I use Emacs, which is mostly great. However I also use i3, a tiling window manager, and there’s a little bit of overlap. Emacs can split frames into multiple windows and shuffle things around - but so can i3, and in fact that’s specifically what i3 is built for.
I resolve this tension pretty heavy-handedly. I use only i3 for placing windows. Emacs is stripped of all power to split frames.
Here’s how I get emacs to behave (annotated from my init.el.
The main part is configuring
display-buffer-alist, which controls what happens when emacs wants to display a buffer.
(setq display-buffer-alist '(("shell.*" (display-buffer-same-window) ()) (".*" (display-buffer-reuse-window display-buffer-same-window display-buffer-pop-up-frame) (reusable-frames . t))))
This tells emacs to always raise an existing window that’s already displaying the buffer, if one exists, and otherwise to display it in the current window. There’s a slight exception for shells - when I switch to them I want them to always display in the current window, even if there’s another frame somewhere already displaying them.
display-buffer-pop-up-window, which is used by some code that really wants to split the window (for example displaying grep results), to instead use the whole thing.
(defun anders/same-window-instead (orig-fun buffer alist) (display-buffer-same-window buffer nil)) (advice-add 'display-buffer-pop-up-window :around 'anders/same-window-instead)
I’ve forgotten exactly what this does - but I think it tells emacs to switch to the frame that’s already displaying whatever I want to look at, if such a frame exists.
(defun anders/do-select-frame (orig-fun buffer &rest args) (let* ((old-frame (selected-frame)) (window (apply orig-fun buffer args)) (frame (window-frame window))) (unless (eq frame old-frame) (select-frame-set-input-focus frame)) (select-window window) window)) (advice-add 'display-buffer :around 'anders/do-select-frame)
I make transient frames (I have certain utilities that pop up a temporary frame) go away entirely when they’re done.
(setq frame-auto-hide-function 'delete-frame)
I completely neuter dedicated window functionality. I don’t need it, since I’m explicitly controlling all window placement anyways, and dedicated windows override a bunch of behavior and break all the other customizations.
(advice-add 'set-window-dedicated-p :around (lambda (orig-fun &rest args) nil))
There are also some package-specific fixes.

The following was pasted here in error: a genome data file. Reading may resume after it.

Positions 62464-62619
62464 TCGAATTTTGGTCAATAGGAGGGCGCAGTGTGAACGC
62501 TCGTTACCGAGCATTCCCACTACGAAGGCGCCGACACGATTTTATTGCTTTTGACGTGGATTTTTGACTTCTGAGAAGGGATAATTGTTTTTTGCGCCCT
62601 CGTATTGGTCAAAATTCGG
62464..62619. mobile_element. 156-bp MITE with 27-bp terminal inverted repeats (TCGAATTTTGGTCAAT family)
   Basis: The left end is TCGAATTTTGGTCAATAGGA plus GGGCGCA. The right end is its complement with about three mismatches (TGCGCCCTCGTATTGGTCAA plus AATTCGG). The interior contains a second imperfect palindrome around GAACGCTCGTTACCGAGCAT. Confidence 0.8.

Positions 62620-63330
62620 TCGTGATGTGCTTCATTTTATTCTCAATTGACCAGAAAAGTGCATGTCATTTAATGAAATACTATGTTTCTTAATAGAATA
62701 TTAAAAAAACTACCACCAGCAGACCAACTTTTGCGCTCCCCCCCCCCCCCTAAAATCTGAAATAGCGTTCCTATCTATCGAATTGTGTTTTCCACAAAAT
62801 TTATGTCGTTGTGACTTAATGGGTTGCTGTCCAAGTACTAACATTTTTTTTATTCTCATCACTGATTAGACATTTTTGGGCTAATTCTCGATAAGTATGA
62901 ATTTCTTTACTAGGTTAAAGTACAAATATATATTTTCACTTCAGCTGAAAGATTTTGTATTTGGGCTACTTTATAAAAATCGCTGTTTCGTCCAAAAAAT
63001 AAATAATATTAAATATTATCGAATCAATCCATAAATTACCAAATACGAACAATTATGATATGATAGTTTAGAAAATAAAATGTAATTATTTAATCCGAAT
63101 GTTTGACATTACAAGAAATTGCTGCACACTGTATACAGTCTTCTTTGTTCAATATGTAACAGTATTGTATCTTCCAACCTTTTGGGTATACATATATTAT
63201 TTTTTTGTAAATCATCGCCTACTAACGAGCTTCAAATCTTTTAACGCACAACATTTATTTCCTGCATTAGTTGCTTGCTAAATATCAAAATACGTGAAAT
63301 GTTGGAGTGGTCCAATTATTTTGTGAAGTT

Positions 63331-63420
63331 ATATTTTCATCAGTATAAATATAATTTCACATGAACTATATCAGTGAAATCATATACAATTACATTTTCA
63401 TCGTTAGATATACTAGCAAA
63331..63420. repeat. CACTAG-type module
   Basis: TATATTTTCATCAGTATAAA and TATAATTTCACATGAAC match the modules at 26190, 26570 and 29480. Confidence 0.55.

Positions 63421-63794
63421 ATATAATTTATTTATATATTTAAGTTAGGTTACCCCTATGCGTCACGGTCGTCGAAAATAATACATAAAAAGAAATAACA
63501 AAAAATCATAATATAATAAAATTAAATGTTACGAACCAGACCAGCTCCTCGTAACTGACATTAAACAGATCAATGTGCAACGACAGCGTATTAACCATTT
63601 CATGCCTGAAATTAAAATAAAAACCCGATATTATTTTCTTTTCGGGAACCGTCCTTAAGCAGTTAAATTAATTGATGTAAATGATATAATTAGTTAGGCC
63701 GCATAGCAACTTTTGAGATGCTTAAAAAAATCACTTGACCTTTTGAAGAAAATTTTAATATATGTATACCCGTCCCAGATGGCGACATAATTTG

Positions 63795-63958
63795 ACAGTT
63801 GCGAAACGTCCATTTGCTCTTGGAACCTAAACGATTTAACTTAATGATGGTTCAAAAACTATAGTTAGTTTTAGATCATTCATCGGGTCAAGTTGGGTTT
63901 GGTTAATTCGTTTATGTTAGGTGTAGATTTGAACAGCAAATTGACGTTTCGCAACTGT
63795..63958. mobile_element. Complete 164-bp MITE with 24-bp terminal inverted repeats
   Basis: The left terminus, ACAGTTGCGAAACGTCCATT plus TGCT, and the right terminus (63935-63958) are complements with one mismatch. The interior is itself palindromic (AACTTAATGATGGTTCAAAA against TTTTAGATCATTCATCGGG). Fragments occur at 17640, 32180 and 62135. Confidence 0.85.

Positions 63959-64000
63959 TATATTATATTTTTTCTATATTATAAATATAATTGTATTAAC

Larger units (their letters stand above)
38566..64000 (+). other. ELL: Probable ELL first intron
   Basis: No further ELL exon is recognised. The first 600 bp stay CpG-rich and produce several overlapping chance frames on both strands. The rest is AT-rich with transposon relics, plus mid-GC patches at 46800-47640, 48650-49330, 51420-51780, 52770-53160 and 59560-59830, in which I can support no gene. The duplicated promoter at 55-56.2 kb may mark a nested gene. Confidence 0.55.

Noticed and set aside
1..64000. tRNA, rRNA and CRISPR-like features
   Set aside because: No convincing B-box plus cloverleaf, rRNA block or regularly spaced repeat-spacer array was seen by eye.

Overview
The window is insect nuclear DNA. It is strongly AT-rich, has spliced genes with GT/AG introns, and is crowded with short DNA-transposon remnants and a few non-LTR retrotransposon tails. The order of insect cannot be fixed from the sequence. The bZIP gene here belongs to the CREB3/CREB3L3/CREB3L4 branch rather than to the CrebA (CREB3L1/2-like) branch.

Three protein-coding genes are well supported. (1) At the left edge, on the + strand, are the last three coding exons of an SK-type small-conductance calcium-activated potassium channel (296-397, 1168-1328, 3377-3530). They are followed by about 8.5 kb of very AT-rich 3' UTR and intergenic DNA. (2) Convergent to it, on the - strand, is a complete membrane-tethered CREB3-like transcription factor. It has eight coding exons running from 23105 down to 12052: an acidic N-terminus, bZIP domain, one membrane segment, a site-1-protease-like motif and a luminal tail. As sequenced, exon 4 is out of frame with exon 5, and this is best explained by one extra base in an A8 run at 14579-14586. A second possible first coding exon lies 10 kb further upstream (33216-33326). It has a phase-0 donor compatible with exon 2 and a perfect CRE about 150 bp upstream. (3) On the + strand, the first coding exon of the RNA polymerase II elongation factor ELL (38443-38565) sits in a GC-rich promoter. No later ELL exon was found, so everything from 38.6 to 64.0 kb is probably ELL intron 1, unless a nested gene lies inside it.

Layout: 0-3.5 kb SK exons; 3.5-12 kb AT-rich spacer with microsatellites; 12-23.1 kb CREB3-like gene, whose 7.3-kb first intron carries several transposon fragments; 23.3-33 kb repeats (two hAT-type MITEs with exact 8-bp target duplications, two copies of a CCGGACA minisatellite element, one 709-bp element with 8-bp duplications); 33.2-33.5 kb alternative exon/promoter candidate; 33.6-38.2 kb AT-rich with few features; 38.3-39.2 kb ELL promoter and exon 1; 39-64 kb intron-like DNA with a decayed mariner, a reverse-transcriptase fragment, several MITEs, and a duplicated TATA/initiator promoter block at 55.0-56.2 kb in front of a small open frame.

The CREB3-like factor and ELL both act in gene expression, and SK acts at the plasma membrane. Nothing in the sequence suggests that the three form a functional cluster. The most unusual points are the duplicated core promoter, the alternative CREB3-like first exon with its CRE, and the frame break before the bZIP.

(setq org-agenda-window-setup 'current-window)
(setq gdb-display-io-nopopup t)
compilation-goto-locus (for jumping to compile errors or grep results) is a huge offender here. It overrides
display-buffer-alist with a
let binding deep inside it’s internals. There’s nothing for it but to override the whole function with a stripped-down version (still pretty long but look at the original - it’s a real beast).
(defun compilation-goto-locus (msg mk end-mk) "Jump to an error corresponding to MSG at MK. All arguments are markers. If END-MK is non-nil, mark is set there and overlay is highlighted between MK and END-MK." (display-buffer (marker-buffer msg) '(nil (allow-no-window . t))) (with-current-buffer (marker-buffer msg) (goto-char (marker-position msg)) (and w (compilation-set-window w msg))) (display-buffer (marker-buffer mk)) (with-current-buffer (marker-buffer mk) (unless (eq (goto-char mk) (point)) ;; If narrowing gets in the way of going to the right place, widen. (widen) (if next-error-move-function (funcall next-error-move-function msg mk) (goto-char mk))) (if end-mk (push-mark end-mk t) (if mark-active (setq mark-active))) ;; If hideshow got in the way of ;; seeing the right place, open permanently. (dolist (ov (overlays-at (point))) (when (eq 'hs (overlay-get ov 'invisible)) (delete-overlay ov) (goto-char mk))))))
And as a complement to that, rust-mode tries to get fancy with jumping to compile errors. Undo that too.
(eval-after-load 'compile (remove-hook 'next-error-hook 'rustc-scroll-down-after-next-error)))
There’s probably more interactions I’ll discover with various packages, but on the whole this has been working for me quite well.